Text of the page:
As we’ve reported, the so-called “grand bargain” isn’t considered so grand by many people. Here, our Detroit Journalism Cooperative partner The Michigan Citizen opines about why the deal isn’t so great, calling out city council members and Detroit legislators for their support. “This governor put Orr and Orr’s former law firm Jones Day in place to push Detroit into bankruptcy, strip retirees of health benefits, threaten retirees to vote their way, take a portion of retirees’ pension; and redirect every viable asset of the city so it is under control of some authority — not the people’s duly elected representatives. … But when the people have representatives like Spivey and Sheffield, Stallworth and Durhal —who are happiest doing the governor’s dirty work — the people really haven’t got much.” Read more here.
It’s been almost six months since Mike Duggan took over as mayor of Detroit. He took over a city however, run by someone else: state-appointed Emergency Manager Kevyn Orr. Still, Michigan Radio reports as part of the Detroit Journalism Cooperative, that doesn’t mean Duggan has been denied all the rites of passage of the job including the schlep to Lansing to ask the state Legislature for something. Every mayor has to do it. And Duggan had to go to Lansing with a really big ‘ask.’ We’re talking about the $195 million dollar rescue package for his city (that’s right, ‘rescue,’ ‘settlement.’ Just don’t call it a ‘bailout.’) Here’s more.
Gov. Rick Snyder has signed the legislation that authorizes the state’s $195 million contribution to the Detroit bankruptcy settlement and creates additional oversight of the city’s finances and operations. The governor called the settlement, part of the “grand bargain,” a good deal for taxpayers because it sets the stage for the city’s comeback.
“This is about how not just Detroit but the spirit of Michigan came back,” Snyder said at the signing, held at the Globe Building near the Detroit Riverfront, which is under construction to become a Department of Natural Resources recreation center. “While we celebrate today, let’s recognize that there’s more work to be done.”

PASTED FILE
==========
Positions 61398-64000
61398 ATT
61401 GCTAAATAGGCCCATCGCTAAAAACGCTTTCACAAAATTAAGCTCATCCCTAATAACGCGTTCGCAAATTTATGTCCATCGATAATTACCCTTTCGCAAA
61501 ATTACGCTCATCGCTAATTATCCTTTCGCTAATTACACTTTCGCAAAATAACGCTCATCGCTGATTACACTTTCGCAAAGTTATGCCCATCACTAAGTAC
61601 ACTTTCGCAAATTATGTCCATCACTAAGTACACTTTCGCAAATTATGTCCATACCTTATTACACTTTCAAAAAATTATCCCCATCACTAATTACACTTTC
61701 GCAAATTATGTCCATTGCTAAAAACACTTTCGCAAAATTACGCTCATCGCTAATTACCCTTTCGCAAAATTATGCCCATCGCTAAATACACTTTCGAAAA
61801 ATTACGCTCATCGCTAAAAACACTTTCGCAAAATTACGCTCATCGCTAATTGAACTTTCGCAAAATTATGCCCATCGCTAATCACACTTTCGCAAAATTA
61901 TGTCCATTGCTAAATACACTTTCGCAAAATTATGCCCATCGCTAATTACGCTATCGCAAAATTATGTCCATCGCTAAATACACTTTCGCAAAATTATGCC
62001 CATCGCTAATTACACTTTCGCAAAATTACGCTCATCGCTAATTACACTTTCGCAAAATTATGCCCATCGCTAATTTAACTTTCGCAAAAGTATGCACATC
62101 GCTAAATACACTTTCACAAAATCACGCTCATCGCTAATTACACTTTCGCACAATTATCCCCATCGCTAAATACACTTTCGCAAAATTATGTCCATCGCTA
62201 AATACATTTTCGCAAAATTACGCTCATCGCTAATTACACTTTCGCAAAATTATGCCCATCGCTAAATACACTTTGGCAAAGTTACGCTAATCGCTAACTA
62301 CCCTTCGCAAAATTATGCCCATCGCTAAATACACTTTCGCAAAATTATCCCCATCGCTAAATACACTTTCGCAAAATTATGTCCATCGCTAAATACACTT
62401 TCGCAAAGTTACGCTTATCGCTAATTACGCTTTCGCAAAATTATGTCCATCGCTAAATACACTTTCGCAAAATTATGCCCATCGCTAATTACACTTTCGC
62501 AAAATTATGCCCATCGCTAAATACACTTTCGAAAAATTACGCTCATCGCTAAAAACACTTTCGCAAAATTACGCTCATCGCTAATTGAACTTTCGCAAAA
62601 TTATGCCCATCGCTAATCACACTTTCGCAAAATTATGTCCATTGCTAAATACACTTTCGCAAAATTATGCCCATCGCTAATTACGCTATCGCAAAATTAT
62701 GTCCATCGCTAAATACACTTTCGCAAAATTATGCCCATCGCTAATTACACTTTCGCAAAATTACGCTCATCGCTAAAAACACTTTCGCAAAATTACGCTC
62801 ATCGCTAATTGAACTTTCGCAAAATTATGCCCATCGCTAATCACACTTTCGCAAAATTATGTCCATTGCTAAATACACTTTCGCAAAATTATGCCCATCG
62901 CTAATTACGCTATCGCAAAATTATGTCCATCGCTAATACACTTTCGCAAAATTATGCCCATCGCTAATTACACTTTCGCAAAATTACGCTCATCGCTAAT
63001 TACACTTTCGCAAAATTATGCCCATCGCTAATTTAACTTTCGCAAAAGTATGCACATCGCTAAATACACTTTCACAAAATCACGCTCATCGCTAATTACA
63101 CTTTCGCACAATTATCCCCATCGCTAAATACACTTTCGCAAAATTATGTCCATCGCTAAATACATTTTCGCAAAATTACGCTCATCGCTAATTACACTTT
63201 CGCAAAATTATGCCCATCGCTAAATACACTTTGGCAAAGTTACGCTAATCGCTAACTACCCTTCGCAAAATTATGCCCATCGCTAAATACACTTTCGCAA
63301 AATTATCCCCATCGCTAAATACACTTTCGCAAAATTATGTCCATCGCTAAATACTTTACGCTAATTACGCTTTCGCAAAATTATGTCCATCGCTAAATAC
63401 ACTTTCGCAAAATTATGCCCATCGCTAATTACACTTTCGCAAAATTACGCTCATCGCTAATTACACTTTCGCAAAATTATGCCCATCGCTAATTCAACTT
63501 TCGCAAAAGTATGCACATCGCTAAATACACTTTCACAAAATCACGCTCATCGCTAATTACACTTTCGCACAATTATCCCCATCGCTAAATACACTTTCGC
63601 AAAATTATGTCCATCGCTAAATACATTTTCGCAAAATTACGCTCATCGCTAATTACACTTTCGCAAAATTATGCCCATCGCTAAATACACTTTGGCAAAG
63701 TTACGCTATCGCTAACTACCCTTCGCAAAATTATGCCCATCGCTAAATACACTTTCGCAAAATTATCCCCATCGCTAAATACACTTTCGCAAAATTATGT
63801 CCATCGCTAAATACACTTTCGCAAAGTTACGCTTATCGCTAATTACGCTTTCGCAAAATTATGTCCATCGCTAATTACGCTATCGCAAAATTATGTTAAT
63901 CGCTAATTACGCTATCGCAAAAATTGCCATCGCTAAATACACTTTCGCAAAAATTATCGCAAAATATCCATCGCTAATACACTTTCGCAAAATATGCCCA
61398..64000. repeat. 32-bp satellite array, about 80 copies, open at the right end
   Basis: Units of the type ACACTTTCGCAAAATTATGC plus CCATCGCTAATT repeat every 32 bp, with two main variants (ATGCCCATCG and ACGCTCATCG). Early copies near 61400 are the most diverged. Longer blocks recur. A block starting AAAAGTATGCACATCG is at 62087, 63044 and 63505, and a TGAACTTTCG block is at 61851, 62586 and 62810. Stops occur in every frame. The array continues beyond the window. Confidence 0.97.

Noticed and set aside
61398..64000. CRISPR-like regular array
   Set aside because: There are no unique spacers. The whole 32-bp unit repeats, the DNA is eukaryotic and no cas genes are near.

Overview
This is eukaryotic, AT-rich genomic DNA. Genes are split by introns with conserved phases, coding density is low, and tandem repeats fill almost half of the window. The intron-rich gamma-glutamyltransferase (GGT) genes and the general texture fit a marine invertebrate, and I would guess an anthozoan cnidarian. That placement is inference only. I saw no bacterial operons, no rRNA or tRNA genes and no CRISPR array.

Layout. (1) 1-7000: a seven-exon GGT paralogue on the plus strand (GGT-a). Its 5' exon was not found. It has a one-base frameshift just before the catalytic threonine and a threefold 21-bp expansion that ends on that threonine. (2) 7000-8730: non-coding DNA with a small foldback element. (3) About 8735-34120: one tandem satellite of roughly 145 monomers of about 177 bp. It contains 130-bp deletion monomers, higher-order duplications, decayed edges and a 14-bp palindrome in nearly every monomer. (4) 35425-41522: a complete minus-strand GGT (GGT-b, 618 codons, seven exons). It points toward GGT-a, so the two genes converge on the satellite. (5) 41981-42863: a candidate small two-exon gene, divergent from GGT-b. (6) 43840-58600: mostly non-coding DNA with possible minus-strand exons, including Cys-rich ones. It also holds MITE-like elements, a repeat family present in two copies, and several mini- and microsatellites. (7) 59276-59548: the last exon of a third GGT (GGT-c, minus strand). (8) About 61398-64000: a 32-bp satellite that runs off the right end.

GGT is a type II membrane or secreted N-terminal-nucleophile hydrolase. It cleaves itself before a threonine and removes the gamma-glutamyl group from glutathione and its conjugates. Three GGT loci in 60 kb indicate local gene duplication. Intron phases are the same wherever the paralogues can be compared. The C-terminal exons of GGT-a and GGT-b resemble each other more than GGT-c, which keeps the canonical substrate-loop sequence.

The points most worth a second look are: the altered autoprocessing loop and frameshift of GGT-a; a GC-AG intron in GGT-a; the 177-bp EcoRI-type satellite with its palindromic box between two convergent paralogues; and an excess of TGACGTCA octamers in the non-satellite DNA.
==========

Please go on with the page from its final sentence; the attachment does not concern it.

The governor said the day Detroit filed bankruptcy could be the “darkest chapter” in the city’s history, but the Governor says the taxpayer donation shows the entire state is behind the Detroit recovery effort. “Detroit, Michigan, means something special. It’s not Detroit versus Michigan or Michigan versus Detroit. It’s Detroit, Michigan, and we should hold our heads proud,” he said to applause.
There are conditions attached to the state contribution– including a commission that will supervise Detroit’s contracts and finances for years into the future. The money, along with hundreds of millions donated by businesses and foundations, will be used to mitigate cuts to pension benefits in the bankruptcy process. But pensioners still have to approve the deal. In exchange, they’d give up their rights to sue for their full benefits or other related issues.
“A ‘yes’ vote from pensioners is a vote for their own well being,” he said, “and the continuation of a message that is greater than bankruptcy.”
House Speaker Jase Bolger (R-Marshall) said the Legislature’s passage of the “grand bargain” bills represented how connected the state was in helping Detroit. “We may come from different peninsulas, but as we stand here today, we are all one Michigan,” he said.
Senate Majority Leader Randy Richardville, (R-Monroe), who showed off his made-in-Detroit Shinola watch, said one of the reasons providing state funding for Detroit’s pensions was important was because city workers live throughout the state “in all 83 counties.” (Here’s a map of where they live)
Rep. Thomas Stallworth (D-Detroit) said the city’s bankruptcy, in part, represents failure on the part of political leadership for the people of Detroit. He urged pensioners to vote “yes” on the Plan of Adjustment, saying it represents the “best possible deal for the city.”
Detroit Mayor Mike Duggan echoed the themes of voting yes, bipartisanship and “coming together.” He said, “What you have done with this bill is give us a fresh chance,” and it “will turn out to be one of the proudest things you’e done.”
As he did last week at the news conference at the Detroit Institute of Arts where the Detroit Three automakers announced their $26 million contribution to the “grand bargain” , U.S. District Chief Judge Gerald Rosen spoke. He is considered the architect of the “grand bargain” and has led the mediation efforts in the bankruptcy case.